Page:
Do Not Squander the Gift


Sermon preached by Fr. Antony Hughes on Sunday, February 7, 2016

The reading from the Holy Gospel according to St. Matthew. (25:14-30)

Today’s parable is a difficult one with a very simple point to my mind.  And that is: do not ignore the gift you have been given.  I do not think the “talents” Jesus speaks of refers to abilities like a beautiful voice or athletic prowess.  I believe this refers to something weightier than those things, something much more consequential.

There is a gift that everyone has received from God. We have been made in his image. There is no greater gift. This gift defines us.  There is in the depths of every human being a light that comes from God and connects us with him. Some of the Holy Fathers speak of this in moving terms, like Gregory Nazianzus who wrote:  “for the spirit that he breathed into (human nature) is a flash of the invisible godhead…I am attached to life here below, while I also have in me a portion of the godhead…”

Gregory of Nyssa, the great theologian and mystic.

“Know to what extent the Creator has honored you above all the rest of creation…you alone have been the made in the image of the Reality that transcends all understanding…he moves in you and moves within you without constraint for he has said, ‘I will live and move among them’,” quoting 2 Corinthinans 6:16.

I love this poem by Walt Whitman where he writes:  I am larger, better than I thought, I did not know I held so much goodness.  All seems beautiful to me…  Did you know, are you aware, that you held so much goodness?

Most of us are unaware of this great truth.  We are even taught that the opposite is true who insist that human nature is defined by its fallenness rather than by its original beauty.  Human nature is fallen, yes, and at the same time retains its original beauty.  We are like a dirty window that needs to be cleaned.  One thing is sure: unless we look within, we will never see.

So there is in us a great gift, a treasure as the parable says, “hidden in a field.” How often we pass by this field which is our heart, without recognizing what lies buried in it. How our lives would change if instead of ignoring this truth we began to take account of it; instead of passing by this place within us where God dwells, we explored it?  That is the point of all spiritual practice, to take the tools of prayer and meditation to look within and find the treasure.

When we dream, when we pray in stillness, when we allow our busy minds for an instance to fall silent, at such moments the doors of spiritual awareness open and if we persist in the practice of stillness and quiet, the Holies of Holies will appear.  In that silence is where God speaks. And we are too busy to listen and too distracted to notice.

In a document ascribed, probably erroneously to St. Symeon the New Theologian, the practice that leads to discovery is described beautifully

We are all recipients of grace and mercy from God.  Human life is defined not by the evil that we do, but by the goodness that we are.  To do evil, we must turn away from our natural goodness and twist our beauty into something else, something selfish, fearful and covetous.  The treasure hidden in the field, the lost coin, the lost sheep, the spark, the light are all metaphors from the truth of what it means to be human.  “You are the light of the world,” Jesus tells us and all children of God. We bear his image and are sustained by his mercy.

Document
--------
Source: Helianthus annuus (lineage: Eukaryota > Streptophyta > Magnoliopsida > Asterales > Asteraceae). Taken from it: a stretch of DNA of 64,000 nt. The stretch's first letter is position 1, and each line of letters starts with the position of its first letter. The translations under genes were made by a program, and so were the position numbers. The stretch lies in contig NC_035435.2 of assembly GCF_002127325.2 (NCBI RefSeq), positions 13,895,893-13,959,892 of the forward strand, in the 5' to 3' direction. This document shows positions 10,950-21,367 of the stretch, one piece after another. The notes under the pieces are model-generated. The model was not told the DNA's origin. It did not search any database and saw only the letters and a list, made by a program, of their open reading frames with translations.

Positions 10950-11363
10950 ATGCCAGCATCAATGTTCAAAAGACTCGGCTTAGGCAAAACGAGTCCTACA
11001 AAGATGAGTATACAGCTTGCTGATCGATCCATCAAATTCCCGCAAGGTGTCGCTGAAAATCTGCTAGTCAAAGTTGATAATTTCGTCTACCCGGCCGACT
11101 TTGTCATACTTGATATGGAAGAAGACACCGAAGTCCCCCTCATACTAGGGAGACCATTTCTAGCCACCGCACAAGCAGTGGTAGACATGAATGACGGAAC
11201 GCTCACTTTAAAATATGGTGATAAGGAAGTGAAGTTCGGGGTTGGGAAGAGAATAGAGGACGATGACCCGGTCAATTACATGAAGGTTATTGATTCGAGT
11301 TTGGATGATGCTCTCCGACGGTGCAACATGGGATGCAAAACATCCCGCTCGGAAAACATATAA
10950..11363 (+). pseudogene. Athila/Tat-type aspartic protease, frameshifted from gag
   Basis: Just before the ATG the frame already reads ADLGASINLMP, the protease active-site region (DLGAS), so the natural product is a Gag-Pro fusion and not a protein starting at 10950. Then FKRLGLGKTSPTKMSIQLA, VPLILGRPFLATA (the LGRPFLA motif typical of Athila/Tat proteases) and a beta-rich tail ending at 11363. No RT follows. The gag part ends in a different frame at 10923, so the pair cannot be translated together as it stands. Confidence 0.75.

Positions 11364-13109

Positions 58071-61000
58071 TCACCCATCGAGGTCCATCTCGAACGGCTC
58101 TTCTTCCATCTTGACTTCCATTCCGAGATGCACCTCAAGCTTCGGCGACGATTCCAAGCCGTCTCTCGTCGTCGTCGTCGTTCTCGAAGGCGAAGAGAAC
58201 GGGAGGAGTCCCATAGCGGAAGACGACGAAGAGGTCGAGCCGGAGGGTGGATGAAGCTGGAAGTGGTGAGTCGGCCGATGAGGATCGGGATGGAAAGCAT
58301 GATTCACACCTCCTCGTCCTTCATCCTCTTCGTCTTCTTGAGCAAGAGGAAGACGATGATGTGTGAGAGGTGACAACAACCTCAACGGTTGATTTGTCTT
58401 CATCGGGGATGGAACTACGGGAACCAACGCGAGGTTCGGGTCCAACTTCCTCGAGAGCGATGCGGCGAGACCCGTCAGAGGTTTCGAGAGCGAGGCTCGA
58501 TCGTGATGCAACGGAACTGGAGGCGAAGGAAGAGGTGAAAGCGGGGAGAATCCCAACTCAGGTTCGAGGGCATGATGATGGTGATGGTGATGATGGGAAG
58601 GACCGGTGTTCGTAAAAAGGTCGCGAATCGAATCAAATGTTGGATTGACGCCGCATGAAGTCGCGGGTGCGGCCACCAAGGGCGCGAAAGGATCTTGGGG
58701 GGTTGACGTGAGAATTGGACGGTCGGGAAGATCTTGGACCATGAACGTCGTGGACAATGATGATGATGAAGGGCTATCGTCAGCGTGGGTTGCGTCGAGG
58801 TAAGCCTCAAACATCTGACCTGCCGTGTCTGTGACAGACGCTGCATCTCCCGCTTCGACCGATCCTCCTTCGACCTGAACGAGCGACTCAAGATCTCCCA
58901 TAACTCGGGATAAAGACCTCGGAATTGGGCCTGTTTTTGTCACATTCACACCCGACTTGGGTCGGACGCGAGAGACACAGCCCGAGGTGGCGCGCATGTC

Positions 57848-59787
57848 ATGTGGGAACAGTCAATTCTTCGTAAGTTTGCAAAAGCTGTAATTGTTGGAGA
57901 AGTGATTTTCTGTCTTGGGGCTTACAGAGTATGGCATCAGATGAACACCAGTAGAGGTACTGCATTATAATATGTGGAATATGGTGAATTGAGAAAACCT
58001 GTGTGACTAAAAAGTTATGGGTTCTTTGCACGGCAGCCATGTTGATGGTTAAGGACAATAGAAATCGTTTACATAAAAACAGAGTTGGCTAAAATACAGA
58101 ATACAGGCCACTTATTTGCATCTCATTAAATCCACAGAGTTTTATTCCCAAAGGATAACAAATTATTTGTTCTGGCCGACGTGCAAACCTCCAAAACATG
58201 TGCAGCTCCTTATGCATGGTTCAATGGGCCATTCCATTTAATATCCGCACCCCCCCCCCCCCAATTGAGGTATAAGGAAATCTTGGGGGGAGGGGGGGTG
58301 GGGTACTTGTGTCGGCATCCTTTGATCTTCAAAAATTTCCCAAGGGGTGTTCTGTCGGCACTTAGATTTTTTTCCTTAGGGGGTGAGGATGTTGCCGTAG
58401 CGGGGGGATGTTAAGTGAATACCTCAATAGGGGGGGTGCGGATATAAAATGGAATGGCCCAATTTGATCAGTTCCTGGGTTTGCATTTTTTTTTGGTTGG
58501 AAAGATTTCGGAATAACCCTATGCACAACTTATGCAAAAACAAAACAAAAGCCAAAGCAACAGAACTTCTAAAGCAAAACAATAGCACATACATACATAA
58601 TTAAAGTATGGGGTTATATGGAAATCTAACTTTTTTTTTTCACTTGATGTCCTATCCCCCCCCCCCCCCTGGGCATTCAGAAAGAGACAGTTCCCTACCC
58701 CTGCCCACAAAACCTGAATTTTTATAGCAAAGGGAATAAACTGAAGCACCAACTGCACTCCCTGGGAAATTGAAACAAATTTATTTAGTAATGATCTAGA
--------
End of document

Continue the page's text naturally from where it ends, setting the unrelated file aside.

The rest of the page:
Built even into our very respiratory systems is a sacred secret. Every breath we take is a prayer, made so by God’s wonderful design.  The silent breath is itself a continuous recitation of the Name that Cannot Be Pronounced, the Tetragrammaton.  Breathing in and breathing out produces a sound that cannot be circumscribed except as a sound that cannot be bound in consonants and vowels.  We are praying beings whether we know it or not.  Another gift from the Most High.

It is not a coincidence that the metaphor of wind is used to describe the Holy Spirit who cannot be described. “The wind blows where it wills,” Jesus tells Nicodemus, speaking of the power of the Spirit, “but you do not know where it comes from or where it is going,” and then he makes the connection with us saying, “so it is with everyone who is born of the Spirit.”  And also remember that Jesus breathed on his disciples and said to them, “Receive the Holy Spirit.”

I cannot help but think of Philip who was whisked away after he baptized the Ethiopian eunuch by the side of the road.  And Elijah who was taken up in what his disciple Elias described as not only a fiery chariot, but also a whirlwind and Enoch who walked with God one day and then disappeared. Or of Seraphim of Sarov who was reported to have been in two places at once.  “So it is with everyone who is born of the Spirit.”     

So it is with those who take the gift of grace and invest it, that is, nurture and develop it, until they become like the Spirit without limitations even in this temporal life.  These are those who blow upon the fiery coal that rests in their deepest hearts and after patience and suffering watch as that coal bursts into a flame that gives warmth to the universe. 

To be born of the Spirit is not a simple recitation of a sinner’s prayer. It is so much more than that.  It is waking up to the truth that God is with us and in us and around us.  It is becoming aware that all creation is aflame with his divine presence including us.